Aidan Hartley

Why Kent is being bulldozed by buffalo

Why Kent is being bulldozed by buffalo
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Buffalo are now living in the fens of Kent. Why – have we slipped into the metaverse of Lewis Carroll? ‘He thought he saw a buffalo/ Upon the chimney-piece.’ But these are not African buffalo, those fierce beasts that recently charged but narrowly missed killing my wife at home in Kenya. No, these are the more docile water buffalo and so this story isn’t nonsense. ‘He looked again, and found it was/ His Sister’s Husband’s Niece.’

Clever scientists on sabbatical from modelling pandemics and climate change have introduced four water buffalo to the Ham Fen nature reserve, near Sandwich. These wetlands become clogged with silt, causing floods, and the idea is that the buffalo, with their huge bodies, will bulldoze channels through the mud. I’ve seen hippos do something similar in Rift Valley lakes.

Here is the complete opposite of feather-footed through the plashy fen. This is bodacious bovids splooshing around in poo. The Ham Fen plan will allegedly save money on machinery and, because buffalo voraciously eat back rank fluvial vegetation, the hope is they will open up jungly quagmires so more amphibians, insects and birds can thrive.

So let’s leave our new Kentish immigrants waggling their hairy ears beneath drop handlebar horns, sinking in a fetid jacuzzi of marsh gases and oomska. It’s time to pay tribute to the water buffalo as a species, since it helped bring us both history’s greatest invention for teenagers and an alibi for Prince Andrew. Pizza.

Europe was home to a prehistoric water buffalo but this became extinct in Pleistocene times, probably leaving its bones alongside all the lions, elephants and hippopotami fossils that have been discovered beneath Trafalgar Square.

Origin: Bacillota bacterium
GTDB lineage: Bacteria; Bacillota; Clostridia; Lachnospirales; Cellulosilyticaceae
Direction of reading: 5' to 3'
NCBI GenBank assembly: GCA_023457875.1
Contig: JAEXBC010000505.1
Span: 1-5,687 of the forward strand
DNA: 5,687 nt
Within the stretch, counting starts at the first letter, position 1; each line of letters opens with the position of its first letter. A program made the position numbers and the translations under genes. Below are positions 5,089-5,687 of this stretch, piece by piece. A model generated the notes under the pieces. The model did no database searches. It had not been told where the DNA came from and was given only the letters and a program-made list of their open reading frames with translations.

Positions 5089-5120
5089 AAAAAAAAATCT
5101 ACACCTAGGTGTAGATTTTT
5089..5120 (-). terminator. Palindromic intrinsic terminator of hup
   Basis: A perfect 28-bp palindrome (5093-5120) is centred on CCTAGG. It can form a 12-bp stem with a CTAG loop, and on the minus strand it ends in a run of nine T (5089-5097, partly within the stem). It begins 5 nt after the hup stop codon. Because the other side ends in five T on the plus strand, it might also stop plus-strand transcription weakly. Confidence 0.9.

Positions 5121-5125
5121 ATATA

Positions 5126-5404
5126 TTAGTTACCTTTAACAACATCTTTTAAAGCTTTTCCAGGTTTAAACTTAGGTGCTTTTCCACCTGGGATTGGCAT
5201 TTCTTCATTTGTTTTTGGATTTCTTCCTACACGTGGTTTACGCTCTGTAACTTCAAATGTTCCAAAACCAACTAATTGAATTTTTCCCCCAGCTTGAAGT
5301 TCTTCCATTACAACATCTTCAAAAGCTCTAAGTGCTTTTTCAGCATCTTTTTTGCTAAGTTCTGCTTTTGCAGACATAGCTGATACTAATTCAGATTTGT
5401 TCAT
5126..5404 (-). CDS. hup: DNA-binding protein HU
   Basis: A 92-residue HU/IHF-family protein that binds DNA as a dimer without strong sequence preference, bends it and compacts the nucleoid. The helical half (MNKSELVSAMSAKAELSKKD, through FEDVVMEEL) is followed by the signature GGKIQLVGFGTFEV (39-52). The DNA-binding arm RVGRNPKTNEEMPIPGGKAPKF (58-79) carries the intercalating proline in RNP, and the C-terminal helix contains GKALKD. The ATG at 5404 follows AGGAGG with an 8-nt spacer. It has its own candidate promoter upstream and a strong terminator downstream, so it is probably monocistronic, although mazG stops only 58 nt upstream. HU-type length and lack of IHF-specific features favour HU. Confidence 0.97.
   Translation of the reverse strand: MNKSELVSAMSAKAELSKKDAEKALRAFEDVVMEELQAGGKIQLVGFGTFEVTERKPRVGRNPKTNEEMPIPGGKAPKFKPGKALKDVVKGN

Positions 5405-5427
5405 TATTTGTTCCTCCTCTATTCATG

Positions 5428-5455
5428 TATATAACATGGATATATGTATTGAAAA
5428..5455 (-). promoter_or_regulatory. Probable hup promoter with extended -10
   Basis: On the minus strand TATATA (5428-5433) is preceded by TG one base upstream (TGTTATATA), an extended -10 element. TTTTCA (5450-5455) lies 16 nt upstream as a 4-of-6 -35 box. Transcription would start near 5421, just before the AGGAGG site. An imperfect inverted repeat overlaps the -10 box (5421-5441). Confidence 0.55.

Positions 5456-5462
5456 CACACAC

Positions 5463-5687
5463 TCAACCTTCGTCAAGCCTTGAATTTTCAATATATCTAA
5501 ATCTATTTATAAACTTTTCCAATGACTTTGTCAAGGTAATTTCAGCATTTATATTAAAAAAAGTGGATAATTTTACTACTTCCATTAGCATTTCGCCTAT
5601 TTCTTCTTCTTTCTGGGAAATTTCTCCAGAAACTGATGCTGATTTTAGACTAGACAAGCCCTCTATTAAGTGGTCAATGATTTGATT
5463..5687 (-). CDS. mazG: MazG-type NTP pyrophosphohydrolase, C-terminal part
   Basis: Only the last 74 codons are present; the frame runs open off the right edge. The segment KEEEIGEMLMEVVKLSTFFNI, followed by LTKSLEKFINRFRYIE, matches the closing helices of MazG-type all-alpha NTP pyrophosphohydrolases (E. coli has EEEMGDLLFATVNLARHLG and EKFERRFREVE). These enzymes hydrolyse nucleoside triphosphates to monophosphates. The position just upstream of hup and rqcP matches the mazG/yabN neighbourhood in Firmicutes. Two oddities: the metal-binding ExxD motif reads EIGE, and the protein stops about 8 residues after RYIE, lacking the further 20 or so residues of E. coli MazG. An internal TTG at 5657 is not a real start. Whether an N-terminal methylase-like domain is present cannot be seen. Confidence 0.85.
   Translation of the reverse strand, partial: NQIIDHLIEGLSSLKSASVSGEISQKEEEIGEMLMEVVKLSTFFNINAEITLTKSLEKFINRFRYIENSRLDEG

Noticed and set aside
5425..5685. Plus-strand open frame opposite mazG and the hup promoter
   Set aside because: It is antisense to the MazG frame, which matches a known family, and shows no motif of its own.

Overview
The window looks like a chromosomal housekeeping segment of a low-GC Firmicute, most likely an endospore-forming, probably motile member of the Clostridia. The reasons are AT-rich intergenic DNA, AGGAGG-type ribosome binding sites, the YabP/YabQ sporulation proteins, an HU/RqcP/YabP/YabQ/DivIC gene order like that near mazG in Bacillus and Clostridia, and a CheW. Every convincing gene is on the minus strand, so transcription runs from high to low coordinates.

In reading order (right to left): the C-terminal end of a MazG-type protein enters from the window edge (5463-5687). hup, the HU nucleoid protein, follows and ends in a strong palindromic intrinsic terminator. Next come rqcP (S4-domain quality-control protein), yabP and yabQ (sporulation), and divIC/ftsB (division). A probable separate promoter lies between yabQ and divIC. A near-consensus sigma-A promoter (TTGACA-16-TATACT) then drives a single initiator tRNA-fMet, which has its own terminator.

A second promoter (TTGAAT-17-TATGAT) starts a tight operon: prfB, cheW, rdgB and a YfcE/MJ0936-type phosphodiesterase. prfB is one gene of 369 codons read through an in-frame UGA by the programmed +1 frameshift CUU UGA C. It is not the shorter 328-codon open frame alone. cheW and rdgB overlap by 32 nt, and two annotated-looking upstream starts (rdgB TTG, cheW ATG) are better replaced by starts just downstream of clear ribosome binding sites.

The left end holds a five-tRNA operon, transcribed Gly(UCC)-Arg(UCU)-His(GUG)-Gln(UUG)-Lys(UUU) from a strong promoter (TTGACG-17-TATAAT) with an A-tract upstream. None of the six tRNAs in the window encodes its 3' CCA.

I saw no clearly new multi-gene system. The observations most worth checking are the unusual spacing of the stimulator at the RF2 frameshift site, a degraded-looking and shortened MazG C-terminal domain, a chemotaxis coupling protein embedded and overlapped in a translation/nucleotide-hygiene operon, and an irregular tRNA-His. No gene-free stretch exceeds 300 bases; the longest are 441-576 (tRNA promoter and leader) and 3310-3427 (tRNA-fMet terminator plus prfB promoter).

All today’s water buffalo are Asiatic. They came from that cluster of cow-like species, the aurochs, bantengs, gaurs and gayals, while in Europe they were domesticating their variety of auroch, which became the Bos taurus – the breeds you see today in Britain. Meanwhile the Harappans out east were taming Asian aurochs to produce Bos indicus, the dewlapped, humped zebu cow. High in the mountains were yaks, ponies and small stock, down in the deltas and flood plains appeared the water buffalo.

As Rome went into decline, the story is that Asiatic nomads called the Pannonian Avars menacing Byzantium brought water buffalo along with them. In time, the Avars vanished; water buffalo spread into Europe. Armies used them for transport and milked them. They spread to southern Italy from the 10th century, thrived in the Volturno and Sele plains and produced buffalo’s milk and cheese for the markets in Naples and Salerno. This part of Italy remains home of the Mozzarella di Bufala Campana, the history and strict regulation of which you can read about on the website of the Consorzio di Tutela Mozzarella Di Bufala Campana DOP. Bourbon kings, the Neapolitan poor who invented the pizza, the pizza’s global conquest after the second world war – it’s a fascinating story of the porcelain white stuff that isn’t even a cheese.